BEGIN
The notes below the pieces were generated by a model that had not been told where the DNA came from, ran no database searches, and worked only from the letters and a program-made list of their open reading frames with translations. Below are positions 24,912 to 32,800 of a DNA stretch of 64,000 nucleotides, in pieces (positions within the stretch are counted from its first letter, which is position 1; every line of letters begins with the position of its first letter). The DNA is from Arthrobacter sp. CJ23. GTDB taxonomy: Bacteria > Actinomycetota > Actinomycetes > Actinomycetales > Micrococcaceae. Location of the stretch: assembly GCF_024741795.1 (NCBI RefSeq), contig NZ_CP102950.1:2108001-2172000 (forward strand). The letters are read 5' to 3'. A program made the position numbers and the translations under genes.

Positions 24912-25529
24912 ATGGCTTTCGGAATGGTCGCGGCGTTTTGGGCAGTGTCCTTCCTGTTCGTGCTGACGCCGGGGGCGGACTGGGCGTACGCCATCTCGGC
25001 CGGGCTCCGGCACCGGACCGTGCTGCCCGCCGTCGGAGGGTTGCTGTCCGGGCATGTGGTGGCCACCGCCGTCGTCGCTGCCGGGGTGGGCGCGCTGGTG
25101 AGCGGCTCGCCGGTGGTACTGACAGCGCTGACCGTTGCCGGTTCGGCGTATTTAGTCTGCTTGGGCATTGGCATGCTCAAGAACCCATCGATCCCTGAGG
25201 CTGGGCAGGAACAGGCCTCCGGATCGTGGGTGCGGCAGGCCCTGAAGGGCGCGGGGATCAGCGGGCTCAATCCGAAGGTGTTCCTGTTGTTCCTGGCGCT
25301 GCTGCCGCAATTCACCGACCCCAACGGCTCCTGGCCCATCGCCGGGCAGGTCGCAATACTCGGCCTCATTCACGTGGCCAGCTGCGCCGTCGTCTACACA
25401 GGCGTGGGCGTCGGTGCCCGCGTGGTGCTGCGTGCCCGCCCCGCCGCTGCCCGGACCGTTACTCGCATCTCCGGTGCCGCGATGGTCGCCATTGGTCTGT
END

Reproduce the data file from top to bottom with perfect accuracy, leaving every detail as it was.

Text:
The notes below the pieces were generated by a model that had not been told where the DNA came from, ran no database searches, and worked only from the letters and a program-made list of their open reading frames with translations. Below are positions 24,912 to 32,800 of a DNA stretch of 64,000 nucleotides, in pieces (positions within the stretch are counted from its first letter, which is position 1; every line of letters begins with the position of its first letter). The DNA is from Arthrobacter sp. CJ23. GTDB taxonomy: Bacteria > Actinomycetota > Actinomycetes > Actinomycetales > Micrococcaceae. Location of the stretch: assembly GCF_024741795.1 (NCBI RefSeq), contig NZ_CP102950.1:2108001-2172000 (forward strand). The letters are read 5' to 3'. A program made the position numbers and the translations under genes.

Positions 24912-25529
24912 ATGGCTTTCGGAATGGTCGCGGCGTTTTGGGCAGTGTCCTTCCTGTTCGTGCTGACGCCGGGGGCGGACTGGGCGTACGCCATCTCGGC
25001 CGGGCTCCGGCACCGGACCGTGCTGCCCGCCGTCGGAGGGTTGCTGTCCGGGCATGTGGTGGCCACCGCCGTCGTCGCTGCCGGGGTGGGCGCGCTGGTG
25101 AGCGGCTCGCCGGTGGTACTGACAGCGCTGACCGTTGCCGGTTCGGCGTATTTAGTCTGCTTGGGCATTGGCATGCTCAAGAACCCATCGATCCCTGAGG
25201 CTGGGCAGGAACAGGCCTCCGGATCGTGGGTGCGGCAGGCCCTGAAGGGCGCGGGGATCAGCGGGCTCAATCCGAAGGTGTTCCTGTTGTTCCTGGCGCT
25301 GCTGCCGCAATTCACCGACCCCAACGGCTCCTGGCCCATCGCCGGGCAGGTCGCAATACTCGGCCTCATTCACGTGGCCAGCTGCGCCGTCGTCTACACA
25401 GGCGTGGGCGTCGGTGCCCGCGTGGTGCTGCGTGCCCGCCCCGCCGCTGCCCGGACCGTTACTCGCATCTCCGGTGCCGCGATGGTCGCCATTGGTCTGT